William Thomson, later Lord Kelvin, was born in 1824 and died in 1907. During his lifetime, Thomson published more than 600 scientific papers on various subjects ranging from navigation at sea to the laws of thermodynamics. He was also a brilliant inventor, capable of finding practical solutions to highly complicated problems.
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William Thomson's most famous invention was the Kelvin temperature scale. Unlike the Celsius and Fahrenheit scales, both of which are used in daily life, the Kelvin scale is more often used by scientists today. The zero point on the Kelvin scale is equal to -273.15 degrees on the Celsius scale. "This zero point is considered the lowest possible temperature of anything in the universe," says the Windows to the Universe website. The scale measures "absolute temperature," a more valuable and precise temperature measurement for scientists than that provided by the Celsius and Fahrenheit scales.
Thomson worked with the Atlantic Telegraph Company in the mid-1800s. The Atlantic Cable Expedition of 1857 was an attempt to lay a telegraph cable across the Atlantic Ocean. The expedition was initially unsuccessful but Thomson's mirror galvanometer helped to get the project back on track. According to the National Library of Scotland website, the invention was designed to measure electric current flowing through the newly laid cables, a vital indicator of successful installation. The project was completed in 1866, and the first transatlantic telegraph cable had been laid.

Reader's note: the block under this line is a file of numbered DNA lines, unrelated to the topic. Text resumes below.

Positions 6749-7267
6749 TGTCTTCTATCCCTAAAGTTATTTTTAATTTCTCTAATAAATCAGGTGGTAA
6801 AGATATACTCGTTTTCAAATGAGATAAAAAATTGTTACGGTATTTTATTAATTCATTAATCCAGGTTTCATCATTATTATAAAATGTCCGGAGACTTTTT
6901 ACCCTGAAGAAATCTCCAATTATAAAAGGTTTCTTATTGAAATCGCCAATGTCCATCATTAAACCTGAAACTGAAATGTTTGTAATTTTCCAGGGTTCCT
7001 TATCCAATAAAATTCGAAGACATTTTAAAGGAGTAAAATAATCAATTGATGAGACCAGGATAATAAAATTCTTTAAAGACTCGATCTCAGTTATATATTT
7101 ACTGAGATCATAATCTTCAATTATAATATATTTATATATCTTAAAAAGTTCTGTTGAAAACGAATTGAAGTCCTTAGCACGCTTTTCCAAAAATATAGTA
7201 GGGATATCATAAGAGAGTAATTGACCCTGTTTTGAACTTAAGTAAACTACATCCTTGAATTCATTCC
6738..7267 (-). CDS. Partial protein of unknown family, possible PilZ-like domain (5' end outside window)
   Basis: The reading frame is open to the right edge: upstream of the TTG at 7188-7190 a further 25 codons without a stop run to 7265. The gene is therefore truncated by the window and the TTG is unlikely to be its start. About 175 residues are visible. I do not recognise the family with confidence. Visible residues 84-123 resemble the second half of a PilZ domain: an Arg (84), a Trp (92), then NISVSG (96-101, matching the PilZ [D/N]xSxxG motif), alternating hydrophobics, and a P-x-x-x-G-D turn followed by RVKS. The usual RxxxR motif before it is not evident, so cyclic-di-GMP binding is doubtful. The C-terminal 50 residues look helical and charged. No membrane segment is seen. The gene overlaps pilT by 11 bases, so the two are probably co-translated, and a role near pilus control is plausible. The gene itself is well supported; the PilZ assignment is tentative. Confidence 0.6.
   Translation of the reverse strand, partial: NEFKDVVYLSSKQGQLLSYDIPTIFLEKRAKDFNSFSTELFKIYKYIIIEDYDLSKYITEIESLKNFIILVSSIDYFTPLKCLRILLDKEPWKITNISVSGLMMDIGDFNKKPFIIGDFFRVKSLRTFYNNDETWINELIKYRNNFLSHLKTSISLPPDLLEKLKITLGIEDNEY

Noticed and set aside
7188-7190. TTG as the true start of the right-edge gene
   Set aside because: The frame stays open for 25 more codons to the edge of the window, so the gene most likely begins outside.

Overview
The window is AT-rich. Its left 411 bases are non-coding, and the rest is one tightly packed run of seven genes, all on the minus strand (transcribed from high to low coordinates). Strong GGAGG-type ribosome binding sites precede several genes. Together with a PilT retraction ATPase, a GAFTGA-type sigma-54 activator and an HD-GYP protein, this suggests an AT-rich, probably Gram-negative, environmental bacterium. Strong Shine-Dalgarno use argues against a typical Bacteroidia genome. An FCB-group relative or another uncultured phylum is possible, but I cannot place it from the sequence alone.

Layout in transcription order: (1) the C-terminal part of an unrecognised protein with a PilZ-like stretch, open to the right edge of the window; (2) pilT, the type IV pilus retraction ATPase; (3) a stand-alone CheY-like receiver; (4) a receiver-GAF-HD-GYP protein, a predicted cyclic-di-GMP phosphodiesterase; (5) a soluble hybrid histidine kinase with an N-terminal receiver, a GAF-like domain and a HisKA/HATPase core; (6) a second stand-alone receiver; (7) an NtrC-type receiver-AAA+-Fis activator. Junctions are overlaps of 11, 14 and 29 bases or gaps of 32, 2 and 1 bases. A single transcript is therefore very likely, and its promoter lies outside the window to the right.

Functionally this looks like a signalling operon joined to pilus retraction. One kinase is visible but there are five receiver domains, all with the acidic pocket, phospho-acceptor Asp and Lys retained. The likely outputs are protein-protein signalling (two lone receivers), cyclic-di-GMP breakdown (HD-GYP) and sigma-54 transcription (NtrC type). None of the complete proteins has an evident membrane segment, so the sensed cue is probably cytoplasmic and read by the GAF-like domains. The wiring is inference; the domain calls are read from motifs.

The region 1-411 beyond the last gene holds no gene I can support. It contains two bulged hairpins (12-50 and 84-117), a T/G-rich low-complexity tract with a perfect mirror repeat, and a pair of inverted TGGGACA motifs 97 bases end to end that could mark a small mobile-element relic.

In the 1870s, Thomson set about improving the existing mariner's compass, an item in which he saw a number of faults. He mounted a shorter needle on a lighter card and used a shield to protect the compass from the magnetism of a ship's hull. His improved compass was an instant success and, according to the Today in Science History website, "was used almost universally until the advent of the gyrocompass."
Thomson invented an improved system for measuring the depth of water below a ship. Existing sounding equipment was very basic and time consuming. A weighted rope was lowered to the ocean floor before being hauled back up and measured. Thomson's system used piano wire, which could be raised and lowered mechanically, to lower a small glass tube into the water. The glass tube contained a chemical-based system for recording the depth of water, and the measurements taken could be quickly read once the tube had been brought back to the surface.
Thomson carried out a number of mathematical investigations into the nature of waves. These led to a succession of inventions designed to measure tidal movements. He invented and developed "a series of tidal meters, analyzers and predictors which allowed the prediction of the tide in any port in the world," according to the University of Glasgow Special Collections website.
Thomson used his knowledge of physics, astronomy and navigation to develop his own astronomical clock. While not strictly a new invention, his newly patented clock was "as accurate as any in existence at the time," according to the National Library of Scotland website.
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